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Standard analytical Procedure of Sodium Chloride

Standard analytical Procedure of Sodium Chloride

Content

99.0 per cent to 100.5 per cent (dried substance).

CHARACTERS

Appearance

White or almost white, crystalline powder or colourless crystals or white or almost white pearls.

Solubility

Freely soluble in water, practically insoluble in anhydrous ethanol.

IDENTIFICATION

A. It gives the reactions of chlorides.

B. It gives the reactions of sodium.

TESTS

If the substance is in the form of pearls crush before use.

Solution S

Dissolve 20.0 g in carbon dioxide-free water R prepared from distilled water R and dilute to 100.0 mL with the same solvent.

Appearance of solution

Solution S is clear and colourless.

Acidity or alkalinity

To 20 mL of solution S add 0.1 mL of bromothymol blue solution R1. Not more than 0.5 mL of 0.01 M hydrochloric acid or 0.01 M sodium hydroxide is required to change the colour of the indicator Bromides.

A. Dissolve in 2 mL of water R a quantity of the substance to be examined equivalent to about 3 mg of bromide (Br–) or use 2 mL of the prescribed solution. Acidify with dilute nitric acid R and add 0.4 mL of silver nitrate solution R1. Shake and allow to stand. A curdled, pale yellow precipitate is formed. Centrifuge and wash the precipitate with three quantities, each of 1 mL, of water R. Carry out this operation rapidly in subdued light disregarding the fact that the supernatant solution may not become perfectly clear. Suspend the precipitate obtained in 2 mL of water R and add 1.5 mL of ammonia R. The precipitate dissolves with difficulty.

B. Introduce into a small test-tube a quantity of the substance to be examined equivalent to about 5 mg of bromide (Br–) or the prescribed quantity. Add 0.25 mL of water R, about 75 mg of lead dioxide R, 0.25 mL of acetic acid R and shake gently. Dry the inside of the upper part of the test-tube with a piece of filter paper and allow to stand for 5 min. Prepare a strip of suitable filter paper of appropriate size. Impregnate it by capillarity, by dipping the tip in a drop of decolorised fuchsin solution R and introduce the impregnated part immediately into the tube. Starting from the tip, a violet colour appears within 10 s that is clearly distinguishable from the red colour of fuchsin, which may be visible on a small area at the top of the impregnated part of the paper strip.)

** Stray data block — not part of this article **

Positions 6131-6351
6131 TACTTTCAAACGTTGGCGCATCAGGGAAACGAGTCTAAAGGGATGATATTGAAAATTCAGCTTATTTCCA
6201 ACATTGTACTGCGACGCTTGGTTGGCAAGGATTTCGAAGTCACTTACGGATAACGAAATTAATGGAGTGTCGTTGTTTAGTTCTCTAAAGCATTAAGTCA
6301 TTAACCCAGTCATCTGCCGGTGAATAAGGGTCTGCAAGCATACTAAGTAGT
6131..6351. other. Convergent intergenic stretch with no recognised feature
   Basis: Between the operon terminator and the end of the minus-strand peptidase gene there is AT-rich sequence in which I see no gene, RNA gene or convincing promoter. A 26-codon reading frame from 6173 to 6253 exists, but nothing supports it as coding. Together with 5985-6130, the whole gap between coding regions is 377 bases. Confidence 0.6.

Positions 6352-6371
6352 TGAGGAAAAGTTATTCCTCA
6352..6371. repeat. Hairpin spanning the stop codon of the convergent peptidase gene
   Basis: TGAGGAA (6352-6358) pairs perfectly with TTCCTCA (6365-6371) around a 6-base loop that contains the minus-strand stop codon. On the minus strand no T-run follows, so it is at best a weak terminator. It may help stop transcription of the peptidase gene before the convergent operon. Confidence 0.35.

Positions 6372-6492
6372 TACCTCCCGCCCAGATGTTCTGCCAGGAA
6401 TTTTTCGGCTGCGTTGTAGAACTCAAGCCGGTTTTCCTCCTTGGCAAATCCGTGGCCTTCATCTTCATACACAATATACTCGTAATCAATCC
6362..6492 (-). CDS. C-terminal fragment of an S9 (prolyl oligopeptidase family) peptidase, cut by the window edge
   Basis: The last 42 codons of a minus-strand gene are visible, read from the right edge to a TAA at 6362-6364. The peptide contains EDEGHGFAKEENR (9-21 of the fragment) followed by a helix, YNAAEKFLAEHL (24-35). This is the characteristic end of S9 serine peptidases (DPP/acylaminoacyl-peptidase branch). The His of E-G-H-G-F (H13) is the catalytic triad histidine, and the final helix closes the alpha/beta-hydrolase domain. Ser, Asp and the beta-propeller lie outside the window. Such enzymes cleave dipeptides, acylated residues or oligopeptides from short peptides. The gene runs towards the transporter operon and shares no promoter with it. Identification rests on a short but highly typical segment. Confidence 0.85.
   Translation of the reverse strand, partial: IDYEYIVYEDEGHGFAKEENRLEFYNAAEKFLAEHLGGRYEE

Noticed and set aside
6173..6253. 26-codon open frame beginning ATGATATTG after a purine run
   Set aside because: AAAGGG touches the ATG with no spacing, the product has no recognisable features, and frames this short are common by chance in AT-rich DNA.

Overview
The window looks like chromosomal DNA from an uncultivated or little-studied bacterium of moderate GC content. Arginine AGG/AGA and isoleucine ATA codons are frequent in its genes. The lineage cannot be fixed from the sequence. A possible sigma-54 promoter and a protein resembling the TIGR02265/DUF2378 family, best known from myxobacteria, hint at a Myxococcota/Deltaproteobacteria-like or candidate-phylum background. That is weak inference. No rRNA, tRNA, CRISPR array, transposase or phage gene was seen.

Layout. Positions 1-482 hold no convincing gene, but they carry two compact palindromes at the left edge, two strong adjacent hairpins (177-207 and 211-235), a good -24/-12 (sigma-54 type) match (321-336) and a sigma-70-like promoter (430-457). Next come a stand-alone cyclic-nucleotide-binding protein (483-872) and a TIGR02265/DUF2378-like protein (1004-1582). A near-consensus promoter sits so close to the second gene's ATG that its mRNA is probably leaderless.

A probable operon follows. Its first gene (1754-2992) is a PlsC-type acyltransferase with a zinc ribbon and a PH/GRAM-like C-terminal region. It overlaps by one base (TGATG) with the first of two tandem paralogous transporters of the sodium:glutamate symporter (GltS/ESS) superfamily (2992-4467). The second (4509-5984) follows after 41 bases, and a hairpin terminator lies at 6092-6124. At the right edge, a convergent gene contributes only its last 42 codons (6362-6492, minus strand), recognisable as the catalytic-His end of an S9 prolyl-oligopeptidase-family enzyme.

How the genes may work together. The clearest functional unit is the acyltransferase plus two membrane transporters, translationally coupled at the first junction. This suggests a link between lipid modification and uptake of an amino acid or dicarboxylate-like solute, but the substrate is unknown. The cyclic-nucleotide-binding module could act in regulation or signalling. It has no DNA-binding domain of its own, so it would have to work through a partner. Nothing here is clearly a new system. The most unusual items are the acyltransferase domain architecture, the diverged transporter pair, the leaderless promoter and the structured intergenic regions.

Maximum 100 ppm.

To 0.5 mL of solution S add 4.0 mL of water R, 2.0 mL of phenol red solution R2 and 1.0 mL of a 0.1 g/L solution of chloramine R and mix immediately. After exactly 2 min, add 0.15 mL of 0.1 M sodium thiosulfate, mix and dilute to 10.0 mL with water R. The absorbance (2.2.25) of the solution measured at 590 nm, using water R as the compensation liquid, is not greater than that of a standard prepared at the same time and in the same manner, using 5.0 mL of a 3.0 mg/L solution of potassium bromide R. Iodides.

A. Dissolve a quantity of the substance to be examined equivalent to about 4 mg of iodide (I–) in 2 mL of water R or use 2 mL of the prescribed solution. Acidify with dilute nitric acid R and add 0.4 mL of silver nitrate solution R1. Shake and allow standing. A curdled, pale-yellow precipitate is formed. Centrifuge and wash with three quantities, each of 1 mL, of water R. Carry out this operation rapidly in subdued light disregarding the fact that the supernatant solution may not become perfectly clear. Suspend the precipitate in 2 mL of water R and add 1.5 mL of ammonia R. The precipitate does not dissolve.

B. To 0.2 mL of a solution of the substance to be examined containing about 5 mg of iodide (I–) per milli liter, or to 0.2 mL of the prescribed solution, add 0.5 mL of dilute sulfuric acid R, 0.1 mL of potassium dichromate solution R, 2 mL of water R and 2 mL of chloroform R. Shake for a few seconds and allow to stand. The chloroform layer is colored violet or violet-red.)

Moisten 5 g by the drop wise addition of a freshly prepared mixture of 0.15 mL of sodium nitrite solution R, 2 mL of 0.5 M sulfuric acid , 25 mL of iodide-free starch solution R and 25 mL of water R. After 5 min, examine in daylight. The mixture shows no blue colour.

Nitrites To a mixture of 0.1 mL of nitrobenzene R and 0.2 mL of sulfuric acid R, add a quantity of the powdered substance equivalent to about 1 mg of nitrate (NO3–) or the prescribed quantity. Allow to stand for 5 min. Cool in iced water and add slowly and with mixing 5 mL of water R, then 5 mL of strong sodium hydroxide solution R. Add 5 mL of acetone R. Shake and allow to stand. The upper layer is coloured deep violet.